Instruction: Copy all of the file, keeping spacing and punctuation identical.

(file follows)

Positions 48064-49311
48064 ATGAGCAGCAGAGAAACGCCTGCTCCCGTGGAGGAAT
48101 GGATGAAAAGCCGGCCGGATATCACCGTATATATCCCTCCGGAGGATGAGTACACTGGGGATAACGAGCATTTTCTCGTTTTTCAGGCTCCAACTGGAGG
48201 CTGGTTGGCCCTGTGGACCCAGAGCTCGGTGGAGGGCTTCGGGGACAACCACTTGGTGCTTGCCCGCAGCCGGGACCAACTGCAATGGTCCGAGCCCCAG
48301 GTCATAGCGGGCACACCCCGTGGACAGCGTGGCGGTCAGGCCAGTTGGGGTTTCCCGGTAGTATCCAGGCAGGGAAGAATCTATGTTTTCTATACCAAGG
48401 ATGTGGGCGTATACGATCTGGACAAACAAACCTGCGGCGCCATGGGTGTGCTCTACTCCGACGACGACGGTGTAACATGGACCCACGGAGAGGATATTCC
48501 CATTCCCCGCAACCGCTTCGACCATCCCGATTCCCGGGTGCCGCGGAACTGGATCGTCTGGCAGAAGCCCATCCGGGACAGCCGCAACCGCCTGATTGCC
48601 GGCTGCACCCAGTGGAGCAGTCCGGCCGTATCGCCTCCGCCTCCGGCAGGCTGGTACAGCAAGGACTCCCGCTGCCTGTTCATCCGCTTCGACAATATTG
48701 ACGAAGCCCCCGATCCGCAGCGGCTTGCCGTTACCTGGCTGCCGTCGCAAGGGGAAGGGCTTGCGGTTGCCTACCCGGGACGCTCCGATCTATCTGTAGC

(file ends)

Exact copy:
Positions 48064-49311
48064 ATGAGCAGCAGAGAAACGCCTGCTCCCGTGGAGGAAT
48101 GGATGAAAAGCCGGCCGGATATCACCGTATATATCCCTCCGGAGGATGAGTACACTGGGGATAACGAGCATTTTCTCGTTTTTCAGGCTCCAACTGGAGG
48201 CTGGTTGGCCCTGTGGACCCAGAGCTCGGTGGAGGGCTTCGGGGACAACCACTTGGTGCTTGCCCGCAGCCGGGACCAACTGCAATGGTCCGAGCCCCAG
48301 GTCATAGCGGGCACACCCCGTGGACAGCGTGGCGGTCAGGCCAGTTGGGGTTTCCCGGTAGTATCCAGGCAGGGAAGAATCTATGTTTTCTATACCAAGG
48401 ATGTGGGCGTATACGATCTGGACAAACAAACCTGCGGCGCCATGGGTGTGCTCTACTCCGACGACGACGGTGTAACATGGACCCACGGAGAGGATATTCC
48501 CATTCCCCGCAACCGCTTCGACCATCCCGATTCCCGGGTGCCGCGGAACTGGATCGTCTGGCAGAAGCCCATCCGGGACAGCCGCAACCGCCTGATTGCC
48601 GGCTGCACCCAGTGGAGCAGTCCGGCCGTATCGCCTCCGCCTCCGGCAGGCTGGTACAGCAAGGACTCCCGCTGCCTGTTCATCCGCTTCGACAATATTG
48701 ACGAAGCCCCCGATCCGCAGCGGCTTGCCGTTACCTGGCTGCCGTCGCAAGGGGAAGGGCTTGCGGTTGCCTACCCGGGACGCTCCGATCTATCTGTAGC